Non-limiting examples of ethylenically unsaturated carboxylic acids include acrylic acid, methacrylic acid, itaconic acid, and beta-carboxyethyl acrylate, with acrylic acid being preferred. Particularly preferred copolymers are formed from butyl acrylate (BA), ethylhexyl acrylate (EHA), acrylic acid (AA), N-vinyl pyrrolidone, and Photomer 8061 (an ether monomer available from Cognis).
The acrylic copolymer is prepared by free radical solution or bulk polymerization. In a preferred embodiment, the copolymer is prepared by solution polymerization, in a solvent (or mixture of solvents) in which each of the monomers is soluble. Non-limiting examples of such solvents include ethyl acetate, methanol, toluene, methyl ethyl ketone, acetone, hexane, and isopropyl alcohol. Polymerization is initiated using a conventional free radical initiator; non-limiting examples include persulphates, peroxides, hydroperoxides, and azo compounds, such as VAZO™ initiators. The amount of initiator used will, of course, affect the molecular weight of the copolymer. In general, polymerization is carried out with about 0.05% to 1% by weight of initiator, based on the total weight of monomers used. Pilot scale polymerization (and, presumably, commercial scale polymerization) tends to require a lower relative amount of initiator than does laboratory scale polymerization.
In an alternate embodiment, the acrylic copolymer is prepared by bulk polymerization of the monomers, taking care to monitor the heat generated during the polymerization reaction. The reaction temperature must be carefully monitored for the sake of both safety and efficient processing.
After the acrylic copolymer is made, it is compounded with at least one photoinitiator and at least one multifunctional (meth)acrylate. Non-limiting examples of photoinitiators include benzophenone, Michler's ketone, thioxanthones, benzil, and quinones, with benzophenone being preferred. To be effective, the photoinitiator(s) are included in a total amount of from about 0.1-5% by weight, more preferably from about 0.1-1% by weight of the total composition.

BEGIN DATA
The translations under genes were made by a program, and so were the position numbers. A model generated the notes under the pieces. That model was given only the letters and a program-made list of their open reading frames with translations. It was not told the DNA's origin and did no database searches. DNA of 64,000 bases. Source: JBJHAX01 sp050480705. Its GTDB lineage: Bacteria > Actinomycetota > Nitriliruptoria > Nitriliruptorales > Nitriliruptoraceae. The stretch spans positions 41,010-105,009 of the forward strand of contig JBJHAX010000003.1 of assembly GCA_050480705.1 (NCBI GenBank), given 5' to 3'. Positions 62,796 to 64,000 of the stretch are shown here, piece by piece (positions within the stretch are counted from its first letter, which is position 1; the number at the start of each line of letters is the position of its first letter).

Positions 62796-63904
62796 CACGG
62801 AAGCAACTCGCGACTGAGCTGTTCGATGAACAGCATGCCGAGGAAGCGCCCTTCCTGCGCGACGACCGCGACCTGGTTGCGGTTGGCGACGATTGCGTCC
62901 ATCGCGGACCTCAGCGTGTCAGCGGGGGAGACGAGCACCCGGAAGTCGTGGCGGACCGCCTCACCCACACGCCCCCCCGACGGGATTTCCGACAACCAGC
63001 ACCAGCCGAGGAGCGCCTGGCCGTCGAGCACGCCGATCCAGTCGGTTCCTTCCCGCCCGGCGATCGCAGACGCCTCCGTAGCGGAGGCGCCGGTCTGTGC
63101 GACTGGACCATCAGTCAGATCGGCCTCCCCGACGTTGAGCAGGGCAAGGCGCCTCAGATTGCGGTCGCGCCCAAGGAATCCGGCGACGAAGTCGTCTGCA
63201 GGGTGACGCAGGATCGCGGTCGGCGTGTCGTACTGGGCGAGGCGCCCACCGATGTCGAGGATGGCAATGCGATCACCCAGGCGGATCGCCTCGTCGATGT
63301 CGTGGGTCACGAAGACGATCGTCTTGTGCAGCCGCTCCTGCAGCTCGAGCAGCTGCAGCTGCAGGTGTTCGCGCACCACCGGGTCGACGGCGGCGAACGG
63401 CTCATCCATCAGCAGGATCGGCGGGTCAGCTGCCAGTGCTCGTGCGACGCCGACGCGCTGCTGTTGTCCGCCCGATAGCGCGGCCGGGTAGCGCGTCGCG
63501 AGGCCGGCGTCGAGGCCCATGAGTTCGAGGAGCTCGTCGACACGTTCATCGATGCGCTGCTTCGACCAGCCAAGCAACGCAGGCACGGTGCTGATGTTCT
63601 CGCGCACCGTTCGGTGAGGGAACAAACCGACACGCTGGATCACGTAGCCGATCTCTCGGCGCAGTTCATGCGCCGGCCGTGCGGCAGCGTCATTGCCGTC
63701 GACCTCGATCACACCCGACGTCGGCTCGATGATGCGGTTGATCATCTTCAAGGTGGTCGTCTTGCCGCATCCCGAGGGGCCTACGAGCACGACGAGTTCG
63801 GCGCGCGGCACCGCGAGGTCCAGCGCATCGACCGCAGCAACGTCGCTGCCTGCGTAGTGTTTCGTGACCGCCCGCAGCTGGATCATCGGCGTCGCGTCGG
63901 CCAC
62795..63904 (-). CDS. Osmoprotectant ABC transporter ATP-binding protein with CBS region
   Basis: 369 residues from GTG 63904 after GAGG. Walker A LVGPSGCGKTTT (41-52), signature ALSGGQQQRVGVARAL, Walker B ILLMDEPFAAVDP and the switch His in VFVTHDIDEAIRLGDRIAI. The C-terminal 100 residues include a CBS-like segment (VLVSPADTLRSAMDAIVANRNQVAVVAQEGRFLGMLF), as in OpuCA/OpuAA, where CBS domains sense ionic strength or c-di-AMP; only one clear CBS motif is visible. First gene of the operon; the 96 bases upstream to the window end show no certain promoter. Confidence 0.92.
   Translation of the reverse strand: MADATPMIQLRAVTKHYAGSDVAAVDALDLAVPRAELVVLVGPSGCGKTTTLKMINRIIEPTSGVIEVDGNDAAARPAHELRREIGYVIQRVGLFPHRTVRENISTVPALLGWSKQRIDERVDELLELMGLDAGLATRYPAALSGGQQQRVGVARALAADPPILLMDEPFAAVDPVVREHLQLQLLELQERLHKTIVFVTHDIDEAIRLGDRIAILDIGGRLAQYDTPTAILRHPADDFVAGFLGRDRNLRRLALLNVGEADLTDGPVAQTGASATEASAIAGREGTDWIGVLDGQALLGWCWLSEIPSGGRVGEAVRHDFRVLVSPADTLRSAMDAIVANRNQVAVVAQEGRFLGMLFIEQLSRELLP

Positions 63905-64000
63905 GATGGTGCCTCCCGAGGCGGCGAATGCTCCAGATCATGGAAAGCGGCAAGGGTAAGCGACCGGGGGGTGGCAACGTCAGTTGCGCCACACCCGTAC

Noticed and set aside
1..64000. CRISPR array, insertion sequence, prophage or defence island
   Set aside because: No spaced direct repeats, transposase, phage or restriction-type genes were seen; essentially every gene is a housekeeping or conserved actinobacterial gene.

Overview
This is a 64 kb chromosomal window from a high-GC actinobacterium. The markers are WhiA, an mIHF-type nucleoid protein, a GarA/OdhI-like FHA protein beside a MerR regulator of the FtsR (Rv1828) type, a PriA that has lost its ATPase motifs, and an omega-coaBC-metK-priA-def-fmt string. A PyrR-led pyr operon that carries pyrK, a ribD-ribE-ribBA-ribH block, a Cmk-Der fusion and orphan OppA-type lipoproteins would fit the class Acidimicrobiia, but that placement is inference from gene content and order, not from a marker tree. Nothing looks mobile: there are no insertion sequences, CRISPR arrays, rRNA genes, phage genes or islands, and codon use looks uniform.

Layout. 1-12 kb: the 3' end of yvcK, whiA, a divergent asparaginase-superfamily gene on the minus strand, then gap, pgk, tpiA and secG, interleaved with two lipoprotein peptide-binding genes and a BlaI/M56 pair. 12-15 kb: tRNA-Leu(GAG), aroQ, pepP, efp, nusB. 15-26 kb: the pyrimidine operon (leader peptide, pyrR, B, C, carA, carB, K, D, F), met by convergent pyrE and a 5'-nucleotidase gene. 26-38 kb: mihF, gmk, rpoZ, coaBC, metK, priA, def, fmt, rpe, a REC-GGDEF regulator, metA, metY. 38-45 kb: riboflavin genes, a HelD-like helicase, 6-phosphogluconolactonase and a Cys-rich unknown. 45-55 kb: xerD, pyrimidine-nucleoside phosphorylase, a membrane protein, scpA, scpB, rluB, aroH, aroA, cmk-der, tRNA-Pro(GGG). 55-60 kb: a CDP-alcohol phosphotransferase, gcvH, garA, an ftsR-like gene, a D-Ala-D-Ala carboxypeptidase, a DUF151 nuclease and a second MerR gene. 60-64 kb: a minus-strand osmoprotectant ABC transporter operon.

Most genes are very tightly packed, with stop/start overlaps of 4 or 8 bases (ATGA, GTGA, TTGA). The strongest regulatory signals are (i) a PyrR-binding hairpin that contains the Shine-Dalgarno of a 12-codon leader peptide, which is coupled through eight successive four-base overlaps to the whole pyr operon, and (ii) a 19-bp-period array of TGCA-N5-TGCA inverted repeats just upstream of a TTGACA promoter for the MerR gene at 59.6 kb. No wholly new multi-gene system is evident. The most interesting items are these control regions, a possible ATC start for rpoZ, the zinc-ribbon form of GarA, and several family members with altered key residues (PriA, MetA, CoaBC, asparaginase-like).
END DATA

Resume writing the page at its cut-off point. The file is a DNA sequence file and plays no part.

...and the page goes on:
Non-limiting examples of multifunctional (meth)acrylates include butanediol dimethacrylate, ethyleneglycol dimethacrylate, diethyleneglycol dimethacrylate, triethyleneglycol dimethacrylate, trimethylolpropane trimethacrylate, butanediol diacrylate, hexanediol diacrylate, trimethylolpropane triacrylate, and tripropyleneglycol diacrylate, made by BASF; trimethylolpropane ethoxy triacrylate, trimethylolpropane triacrylate, tripropylene glycol diacrylate, propylene glycol 400 dimethacrylate, dipropylene glycol diacrylate, dipentaerythritol hydroxy pentaacrylate, neopentyl glycol propoxylate diacrylate, bisphenol A ethoxylate dimethacrylate, made by UCB Chemicals, Radcure; and alkoxylated hexanediol diacrylate, ethoxylated bisphenol A diacrylate, ethoxylated bisphenol A dimethacrylate, ethoxylated trimethylolpropane triacrylate, propoxylated neopentyl glycol diacrylate, propoxylated glyceryl triacrylate, polybutadiene diacrylate, and polybutadiene dimethacrylate, made by Sartomer. Hexanediol diacrylate (HDODA) is preferred.
The multifunctional (meth)acrylate(s) are present in an amount of from about 0.2-10% by weight, more preferably from about 0.4-2% by weight of the composition.
After polymerization and compounding, the resulting composition can be coated on a substrate and cured (crosslinked), preferably by irradiating the coated composition with ultraviolet light. The result is an adhesive construction, such as a tape, label, or similar article. The construction can be converted or otherwise processed using conventional techniques.
Nonlimiting examples of techniques for coating the composition include slot die, air knife, brush, curtain, bar, extrusion, blade, floating knife, gravure, kiss roll, knife-over-blanket, knife-over-roll, offset gravure, reverse roll, reverse-smoothing roll, rod, and squeeze roll coating. The choice of which coating method to use depends on such considerations as which equipment is available, whether the composition is to be applied from solution or as a hot melt, and the desired coat weight (conveniently measured on a dried basis), which generally lies within the range of about 15 to 100 grams per square meter (g/m2 or “gsm”), more preferably about 25 to 30 g/m2.